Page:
Team Leaders: Sharon Snowshoe, Director, Department of Cultural Heritage of the Gwich’in Tribal Council

Nominator: Dr. Frank Tester, Professor, UBC School of Social Work

Kamajiit Program

This project proposes to address the root causes of high school drop-out rates and suicide in three communities in Nunavut through a program youth can access before and after school every day. The program would offer access to healthy food, hygiene products, showers and laundry facilities, as well as hands-on creative activities grounded in Inuit culture and language. The art therapy-style sessions would teach self-expression, exploration and pride through creative activities. Youth would also have access to mentors and local job opportunities.

Team Leader: Susan Aglukark, Writer, Developer, and Founder, Arctic Rose Foundation

Nominator: Michael Gordon, Director General, Kativik Regional Government

Listening to the Grandfathers and Grandmothers:
Northern Indigenous Land Guardians Learning and Leading in Mountain Research or Mountain Guardian Research Training (MGRT)

In many Indigenous cultures, mountains are understood as our grandfathers and grandmothers. These important landscapes are essential to the environmental, economic, social, spiritual, and cultural well-being of many of the North’s Indigenous People. The MGRT project proposes to train youth (18-30 years old) to design and deliver community-based, Indigenous-led research projects, and engage in partnerships using Western knowledge. As Guardians and as researchers, they will develop stewardship skills to understand and care for the lands and waters within their traditional territories.

Team Leader: Norma Kassi, Co-Research Director, Canadian Mountain Network

Nominator: Grace Southwick, Executive Director, Kluane First Nation

Nunavut Law Program

The Nunavut Law Program (NLP) aims to provide a Nunavut-based legal education to Nunavummiut. The proposed project would provide graduates with professional learning opportunities and a strong foundation in Inuit traditional law through participation in a circumpolar exchange with the University of Lapland, participation in mooting, student support and bursaries, traditional law and cultural activities. Students of the NLP program would graduate with a JD (juris doctor) degree, and would be equipped with the unique knowledge and skills needed to practice law in Nunavut. The program has the potential to significantly increase the number of lawyers in Nunavut.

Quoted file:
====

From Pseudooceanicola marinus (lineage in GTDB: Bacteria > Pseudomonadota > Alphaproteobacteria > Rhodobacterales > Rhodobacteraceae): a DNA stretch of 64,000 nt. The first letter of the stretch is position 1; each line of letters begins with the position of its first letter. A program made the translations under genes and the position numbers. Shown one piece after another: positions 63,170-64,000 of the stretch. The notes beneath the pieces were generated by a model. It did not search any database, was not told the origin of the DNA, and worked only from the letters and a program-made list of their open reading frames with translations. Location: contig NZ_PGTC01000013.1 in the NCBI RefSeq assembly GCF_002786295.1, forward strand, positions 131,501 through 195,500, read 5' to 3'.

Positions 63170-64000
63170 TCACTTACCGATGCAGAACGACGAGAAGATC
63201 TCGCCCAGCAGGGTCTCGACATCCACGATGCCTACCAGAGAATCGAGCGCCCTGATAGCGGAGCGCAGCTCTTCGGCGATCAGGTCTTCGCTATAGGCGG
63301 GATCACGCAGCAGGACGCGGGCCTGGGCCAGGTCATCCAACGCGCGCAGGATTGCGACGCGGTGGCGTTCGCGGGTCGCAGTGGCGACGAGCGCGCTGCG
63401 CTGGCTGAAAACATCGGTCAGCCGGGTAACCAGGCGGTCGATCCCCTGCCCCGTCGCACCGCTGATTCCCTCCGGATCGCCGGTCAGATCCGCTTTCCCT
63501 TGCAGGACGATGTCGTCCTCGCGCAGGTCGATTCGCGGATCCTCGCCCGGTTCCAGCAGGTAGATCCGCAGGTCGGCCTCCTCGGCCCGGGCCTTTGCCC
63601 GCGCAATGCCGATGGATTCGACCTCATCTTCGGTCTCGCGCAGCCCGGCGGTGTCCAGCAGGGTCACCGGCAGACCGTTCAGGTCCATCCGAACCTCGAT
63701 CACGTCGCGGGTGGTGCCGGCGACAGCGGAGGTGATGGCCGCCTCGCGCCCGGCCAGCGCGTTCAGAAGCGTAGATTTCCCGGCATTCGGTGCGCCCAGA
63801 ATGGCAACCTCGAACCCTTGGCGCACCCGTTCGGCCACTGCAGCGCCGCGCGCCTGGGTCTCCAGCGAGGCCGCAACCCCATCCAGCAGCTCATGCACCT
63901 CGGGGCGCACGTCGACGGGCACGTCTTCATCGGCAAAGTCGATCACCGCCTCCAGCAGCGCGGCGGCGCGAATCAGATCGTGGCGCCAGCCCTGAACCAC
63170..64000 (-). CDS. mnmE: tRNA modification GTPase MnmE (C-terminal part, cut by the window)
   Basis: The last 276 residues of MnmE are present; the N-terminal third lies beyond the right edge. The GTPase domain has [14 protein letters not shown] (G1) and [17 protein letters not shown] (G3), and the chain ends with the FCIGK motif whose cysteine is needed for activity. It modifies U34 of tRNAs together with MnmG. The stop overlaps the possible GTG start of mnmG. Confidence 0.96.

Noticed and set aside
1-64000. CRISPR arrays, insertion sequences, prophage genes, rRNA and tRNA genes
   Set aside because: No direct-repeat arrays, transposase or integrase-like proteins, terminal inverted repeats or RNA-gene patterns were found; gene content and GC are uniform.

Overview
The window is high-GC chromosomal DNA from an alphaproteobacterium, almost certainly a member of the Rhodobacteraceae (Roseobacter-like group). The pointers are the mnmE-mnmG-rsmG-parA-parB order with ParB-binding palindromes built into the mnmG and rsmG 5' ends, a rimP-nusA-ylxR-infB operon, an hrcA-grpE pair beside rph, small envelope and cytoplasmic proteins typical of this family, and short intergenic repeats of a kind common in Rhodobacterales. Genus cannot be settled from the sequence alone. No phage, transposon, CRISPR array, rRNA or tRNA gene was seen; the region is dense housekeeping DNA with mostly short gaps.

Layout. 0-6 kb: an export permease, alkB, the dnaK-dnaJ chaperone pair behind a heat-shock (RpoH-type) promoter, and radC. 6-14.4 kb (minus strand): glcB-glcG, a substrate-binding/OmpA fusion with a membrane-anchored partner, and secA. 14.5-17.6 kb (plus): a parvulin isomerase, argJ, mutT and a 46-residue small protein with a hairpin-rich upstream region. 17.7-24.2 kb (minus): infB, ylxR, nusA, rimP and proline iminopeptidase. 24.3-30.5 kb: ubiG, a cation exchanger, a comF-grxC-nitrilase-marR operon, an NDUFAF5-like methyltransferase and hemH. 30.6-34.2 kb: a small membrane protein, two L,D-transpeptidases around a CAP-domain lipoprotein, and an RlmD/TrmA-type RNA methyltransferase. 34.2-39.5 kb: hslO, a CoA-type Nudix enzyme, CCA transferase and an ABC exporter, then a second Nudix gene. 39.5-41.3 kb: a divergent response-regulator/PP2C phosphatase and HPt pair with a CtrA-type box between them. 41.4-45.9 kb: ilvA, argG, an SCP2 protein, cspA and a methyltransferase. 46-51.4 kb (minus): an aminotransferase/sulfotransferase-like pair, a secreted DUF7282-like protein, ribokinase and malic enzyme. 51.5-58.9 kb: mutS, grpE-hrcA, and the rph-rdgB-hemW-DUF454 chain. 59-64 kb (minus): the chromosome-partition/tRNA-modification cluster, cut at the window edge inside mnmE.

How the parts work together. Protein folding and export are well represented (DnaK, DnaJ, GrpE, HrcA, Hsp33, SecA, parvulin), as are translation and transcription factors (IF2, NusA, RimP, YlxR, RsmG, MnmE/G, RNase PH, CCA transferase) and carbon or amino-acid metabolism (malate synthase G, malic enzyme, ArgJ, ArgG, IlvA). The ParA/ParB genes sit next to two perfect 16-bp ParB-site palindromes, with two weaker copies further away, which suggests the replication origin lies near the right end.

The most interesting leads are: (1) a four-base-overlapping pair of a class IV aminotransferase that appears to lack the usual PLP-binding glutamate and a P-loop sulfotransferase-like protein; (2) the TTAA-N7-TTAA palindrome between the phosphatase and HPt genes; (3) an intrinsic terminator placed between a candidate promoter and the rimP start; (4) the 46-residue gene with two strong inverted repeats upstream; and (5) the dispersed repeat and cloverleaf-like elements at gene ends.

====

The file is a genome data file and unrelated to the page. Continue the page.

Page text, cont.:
Team Leaders: Stephen Mansell, Director, NLP; Aaju Peter, Cultural Advisor and Lecturer, NLP

Nominator: Lorraine Thomas, Vice-President, Imaituk Inc.

Resilience Training and Healing Program

This project aims to respond to challenges with mental illness, addiction and suicide among youth and wildland firefighters. RTHP would employ a holistic approach to wellness that can be tailored to each participant, and that addresses trauma through traditional practices, land-based healing, and mentorship, based on a foundation of traditional knowledge. The project would include a financial literacy component, ensuring all participants have bank accounts, understand credit and budgeting, and know how to access financial advice. The key output of this project is healthy, educated, and skilled future leaders, who have an understanding of how to access resources when needed.

Team Leaders: Chad Thomas, Yukon First Nations Wildfire

Nominator: Peter Johnston, Grand Chief, Council of Yukon First Nations

Youth Category (Up to $100,000)